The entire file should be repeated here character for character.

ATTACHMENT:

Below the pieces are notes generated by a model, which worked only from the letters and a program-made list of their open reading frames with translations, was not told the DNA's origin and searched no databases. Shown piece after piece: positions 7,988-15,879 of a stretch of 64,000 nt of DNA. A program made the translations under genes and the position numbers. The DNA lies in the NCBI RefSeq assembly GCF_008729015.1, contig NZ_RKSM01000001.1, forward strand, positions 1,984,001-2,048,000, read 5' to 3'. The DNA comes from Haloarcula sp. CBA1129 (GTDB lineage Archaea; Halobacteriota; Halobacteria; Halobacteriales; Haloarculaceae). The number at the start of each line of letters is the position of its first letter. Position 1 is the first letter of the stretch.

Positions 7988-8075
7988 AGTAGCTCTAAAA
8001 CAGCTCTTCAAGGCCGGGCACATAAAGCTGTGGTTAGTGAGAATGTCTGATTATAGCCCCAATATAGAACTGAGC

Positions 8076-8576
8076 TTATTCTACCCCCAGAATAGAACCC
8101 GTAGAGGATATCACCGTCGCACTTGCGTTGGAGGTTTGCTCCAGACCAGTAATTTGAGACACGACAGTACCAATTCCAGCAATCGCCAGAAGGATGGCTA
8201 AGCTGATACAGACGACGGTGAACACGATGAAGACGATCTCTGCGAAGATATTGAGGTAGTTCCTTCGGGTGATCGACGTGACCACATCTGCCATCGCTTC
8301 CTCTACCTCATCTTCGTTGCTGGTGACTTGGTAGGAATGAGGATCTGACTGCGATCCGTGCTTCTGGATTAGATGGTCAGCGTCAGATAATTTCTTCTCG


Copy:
Below the pieces are notes generated by a model, which worked only from the letters and a program-made list of their open reading frames with translations, was not told the DNA's origin and searched no databases. Shown piece after piece: positions 7,988-15,879 of a stretch of 64,000 nt of DNA. A program made the translations under genes and the position numbers. The DNA lies in the NCBI RefSeq assembly GCF_008729015.1, contig NZ_RKSM01000001.1, forward strand, positions 1,984,001-2,048,000, read 5' to 3'. The DNA comes from Haloarcula sp. CBA1129 (GTDB lineage Archaea; Halobacteriota; Halobacteria; Halobacteriales; Haloarculaceae). The number at the start of each line of letters is the position of its first letter. Position 1 is the first letter of the stretch.

Positions 7988-8075
7988 AGTAGCTCTAAAA
8001 CAGCTCTTCAAGGCCGGGCACATAAAGCTGTGGTTAGTGAGAATGTCTGATTATAGCCCCAATATAGAACTGAGC

Positions 8076-8576
8076 TTATTCTACCCCCAGAATAGAACCC
8101 GTAGAGGATATCACCGTCGCACTTGCGTTGGAGGTTTGCTCCAGACCAGTAATTTGAGACACGACAGTACCAATTCCAGCAATCGCCAGAAGGATGGCTA
8201 AGCTGATACAGACGACGGTGAACACGATGAAGACGATCTCTGCGAAGATATTGAGGTAGTTCCTTCGGGTGATCGACGTGACCACATCTGCCATCGCTTC
8301 CTCTACCTCATCTTCGTTGCTGGTGACTTGGTAGGAATGAGGATCTGACTGCGATCCGTGCTTCTGGATTAGATGGTCAGCGTCAGATAATTTCTTCTCG